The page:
President: Margaret M Stevens
Vice-President: Frank Stevens
Chairman: Brian Stevens
Secretary: Valerie Thomas 01736 794845
Treasurer: Raymond Perkins
Recorder: Frank Stevens
WHY NOT COME ALONG AND JOIN US?
Our annual subscription is £8.50, and we charge £2 for visitors.
The Society meets at 7.00 p.m. in St Ives Infant School, Trenwith Burrows on the third Monday in the month, except
for December when we meet on the second Monday.
There is plenty of free parking at the school.
Nov. 20th: St Ives Characters captured in photographs by the late Cyril Honey, presented by Christopher Care
Dec. 11th: Newlyn Artists - Zoe Burkett
May 21st: Barbican & Batttery - Val Thomas [AGM]
The society’s May meeting which included the AGM, was opened by new president Margaret who welcomed all. After Trelawney was sung, she continued by beginning the AGM with her report of events of the past year. Chairman Brian gave a report concerning other matters such as the Midsummer Bonfire, which was well attended in spite of new restrictions, as was Crying the Neck, and thanks were expressed to all who assisted in their success: unfortunately the number of members supporting the May Day celebrations was disappointing. Later Brian will again lead walks around the area. The society’s banner has now been restored and can be viewed at the museum. In the absence of recorder Frank, Margaret read his report, which showed how he has again been busy with his camera, depicting many of the changes that have taken place in the town, and those still on-going . More new houses were planned on Towednack Road, and concerns have been been expressed over local shop closures, the ever present threat of mine shafts, and the dangerous state of the Malakoff bus station where buses have to work directly on the highway. Frank also filmed Brian’s summer walk-abouts, which were well enjoyed. New secretary Val reported that Bonfire night was scheduled to go ahead as planned as was Crying the Neck, date dependent upon the harvest at Zennor. Val also mentioned the Federation Summer Festival on Saturday June 30th at Callington, urging as many members as possible to attend. As former secretary Ann has resigned, it was agreed that thanks should be forwarded to her as well as a bouquet. Raymond Perkins, the new treasurer, then offered his report confirming that the finances were in good order, with membership increased. Diane, who looks after the popular raffle, thanked those members who had contributed to the prizes. On a show of hands the committee was elected en bloc.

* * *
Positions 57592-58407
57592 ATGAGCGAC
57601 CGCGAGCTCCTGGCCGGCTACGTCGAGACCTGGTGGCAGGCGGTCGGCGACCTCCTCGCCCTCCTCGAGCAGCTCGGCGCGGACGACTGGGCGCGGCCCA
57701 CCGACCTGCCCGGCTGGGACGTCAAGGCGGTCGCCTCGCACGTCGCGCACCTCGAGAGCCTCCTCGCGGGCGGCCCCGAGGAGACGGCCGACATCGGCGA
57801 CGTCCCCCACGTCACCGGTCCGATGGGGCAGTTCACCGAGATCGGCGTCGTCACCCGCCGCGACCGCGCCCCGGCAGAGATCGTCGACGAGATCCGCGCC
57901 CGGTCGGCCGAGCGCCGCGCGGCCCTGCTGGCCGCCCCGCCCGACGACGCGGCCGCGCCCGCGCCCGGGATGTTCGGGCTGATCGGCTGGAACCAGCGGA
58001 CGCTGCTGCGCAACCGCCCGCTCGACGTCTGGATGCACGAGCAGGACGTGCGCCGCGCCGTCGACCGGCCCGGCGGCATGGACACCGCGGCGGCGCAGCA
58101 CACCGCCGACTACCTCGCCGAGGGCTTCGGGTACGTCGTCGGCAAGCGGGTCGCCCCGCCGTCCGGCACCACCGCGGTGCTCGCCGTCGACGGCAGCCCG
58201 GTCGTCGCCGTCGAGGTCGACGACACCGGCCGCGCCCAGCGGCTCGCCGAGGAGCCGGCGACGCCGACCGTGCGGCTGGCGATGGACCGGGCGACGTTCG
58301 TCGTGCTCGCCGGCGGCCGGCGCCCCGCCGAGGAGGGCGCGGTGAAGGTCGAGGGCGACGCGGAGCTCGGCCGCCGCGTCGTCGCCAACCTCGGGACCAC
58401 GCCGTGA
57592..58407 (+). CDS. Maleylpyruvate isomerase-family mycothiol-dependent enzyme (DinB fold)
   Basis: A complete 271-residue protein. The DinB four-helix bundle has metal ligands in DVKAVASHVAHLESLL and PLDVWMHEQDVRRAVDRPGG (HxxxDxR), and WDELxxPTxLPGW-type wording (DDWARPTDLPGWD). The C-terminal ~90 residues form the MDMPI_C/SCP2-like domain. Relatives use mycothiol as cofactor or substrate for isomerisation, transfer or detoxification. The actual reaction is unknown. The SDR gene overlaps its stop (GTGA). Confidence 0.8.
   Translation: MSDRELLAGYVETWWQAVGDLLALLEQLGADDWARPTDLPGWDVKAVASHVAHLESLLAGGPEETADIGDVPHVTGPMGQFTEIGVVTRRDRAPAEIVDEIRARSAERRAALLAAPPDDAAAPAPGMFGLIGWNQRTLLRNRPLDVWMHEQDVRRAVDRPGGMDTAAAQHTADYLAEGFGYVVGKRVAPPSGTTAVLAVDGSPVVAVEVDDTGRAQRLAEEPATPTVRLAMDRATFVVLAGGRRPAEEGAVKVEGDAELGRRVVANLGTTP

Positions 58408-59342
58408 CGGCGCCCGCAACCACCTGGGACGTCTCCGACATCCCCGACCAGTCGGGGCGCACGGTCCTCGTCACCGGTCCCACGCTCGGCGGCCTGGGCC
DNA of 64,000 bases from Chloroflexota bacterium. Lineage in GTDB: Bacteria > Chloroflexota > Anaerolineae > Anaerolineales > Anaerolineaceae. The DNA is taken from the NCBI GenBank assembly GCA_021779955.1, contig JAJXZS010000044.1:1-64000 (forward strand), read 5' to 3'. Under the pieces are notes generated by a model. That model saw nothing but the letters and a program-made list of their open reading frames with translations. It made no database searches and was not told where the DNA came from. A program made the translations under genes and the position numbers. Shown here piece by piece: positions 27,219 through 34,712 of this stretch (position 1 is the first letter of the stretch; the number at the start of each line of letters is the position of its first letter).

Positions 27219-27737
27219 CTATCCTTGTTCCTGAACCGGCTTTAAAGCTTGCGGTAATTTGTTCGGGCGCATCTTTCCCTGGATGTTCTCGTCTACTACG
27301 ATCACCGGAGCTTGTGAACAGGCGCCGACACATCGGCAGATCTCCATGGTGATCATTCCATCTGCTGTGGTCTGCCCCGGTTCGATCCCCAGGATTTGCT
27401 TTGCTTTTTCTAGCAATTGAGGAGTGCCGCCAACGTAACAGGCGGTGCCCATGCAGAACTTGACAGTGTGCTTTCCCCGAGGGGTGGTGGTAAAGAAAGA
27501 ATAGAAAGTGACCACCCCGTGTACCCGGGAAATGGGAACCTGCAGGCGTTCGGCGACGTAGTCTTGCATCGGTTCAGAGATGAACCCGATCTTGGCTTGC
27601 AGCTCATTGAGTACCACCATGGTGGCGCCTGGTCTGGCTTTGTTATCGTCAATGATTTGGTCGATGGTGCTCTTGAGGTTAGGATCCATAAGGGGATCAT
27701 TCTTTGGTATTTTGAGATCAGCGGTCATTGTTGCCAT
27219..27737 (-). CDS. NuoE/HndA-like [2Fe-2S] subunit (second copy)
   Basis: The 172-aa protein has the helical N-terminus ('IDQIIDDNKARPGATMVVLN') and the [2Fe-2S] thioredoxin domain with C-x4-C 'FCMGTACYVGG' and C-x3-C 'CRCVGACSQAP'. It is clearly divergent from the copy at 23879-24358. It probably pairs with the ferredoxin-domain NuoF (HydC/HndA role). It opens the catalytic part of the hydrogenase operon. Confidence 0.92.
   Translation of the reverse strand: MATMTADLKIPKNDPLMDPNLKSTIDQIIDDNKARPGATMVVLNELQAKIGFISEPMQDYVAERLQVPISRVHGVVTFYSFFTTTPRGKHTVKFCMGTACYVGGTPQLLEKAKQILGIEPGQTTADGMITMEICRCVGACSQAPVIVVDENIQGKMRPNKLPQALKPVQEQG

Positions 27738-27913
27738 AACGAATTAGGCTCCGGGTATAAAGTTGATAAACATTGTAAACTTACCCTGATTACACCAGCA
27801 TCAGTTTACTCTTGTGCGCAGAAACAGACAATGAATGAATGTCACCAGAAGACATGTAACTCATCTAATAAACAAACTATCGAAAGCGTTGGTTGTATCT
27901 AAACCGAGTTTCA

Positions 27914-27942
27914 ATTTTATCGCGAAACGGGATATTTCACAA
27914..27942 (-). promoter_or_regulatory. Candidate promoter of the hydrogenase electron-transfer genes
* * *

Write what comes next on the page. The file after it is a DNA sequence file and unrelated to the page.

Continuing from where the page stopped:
Presenter for the evening was secretary Val Thomas, with comprehensive slides from 1805 onwards of old Penzance , with particular reference to the Barbican area close to where the Jubilee swimming pool can be found today, previously home to lime kilns and steam sawmills. In the main road leading to the area, known as Lady Street, [afterwards known as Chapel Street] St.Mary’s chapel was shown with a spire. Battens Wharf nearby was a hive of activity with exports of fish and tin and imports of wood and bricks, much needed in the mines. Nearby were Coulson’s granary and steam saw mill; the only access was through Lady Street. On Midsummer Day, then a public holiday, a Quay Fair was held with stalls and caravans, peep shows, a menagerie, conjuring and boxing. There were boat trips, and strawberries for sale, while public houses were open all night. At an opposite site to the east was the Abbey Basin, named for the Abbey that once stood there. Here horses from the circus were swum in 1908 but not without difficulty as the basin contained deep mud: nearby a new lifeboat house was built. Matthew’s Dry dock built in 1815, later replaced by Holman’s was an auxiliary Naval base in the 1st World War. Trinity House was opened in 1874, while the Ross Swing Bridge built in 1881 provided links to the harbour and North gardens; it was replaced in 1981.
The Dock Inn in Church Street no longer exists, but the Dolphin Inn &Tavern, originally attached to the end of the Harbour office, was demolished for road widening and rebuilt near Trinity House close by. Here Courts were held in the dining room [Judge Jeffries was reputed to have been present] while the cellar acted as a jail. Here too Sir John Hawkins used the inn as a recruitment base for the Amada. The Dolphin was reported to house three ghosts; a sea captain, a woman in Victorian dress and a fair-haired young man, who drifted into bedrooms! Unfortunately there were no slides of these ! Val was thanked for her talk that contained a large number of old slides of Penzance showing how it became a major town.
After the raffle was drawn refreshments were served. The society’s next session will begin on Monday September 17th , when all will be welcome.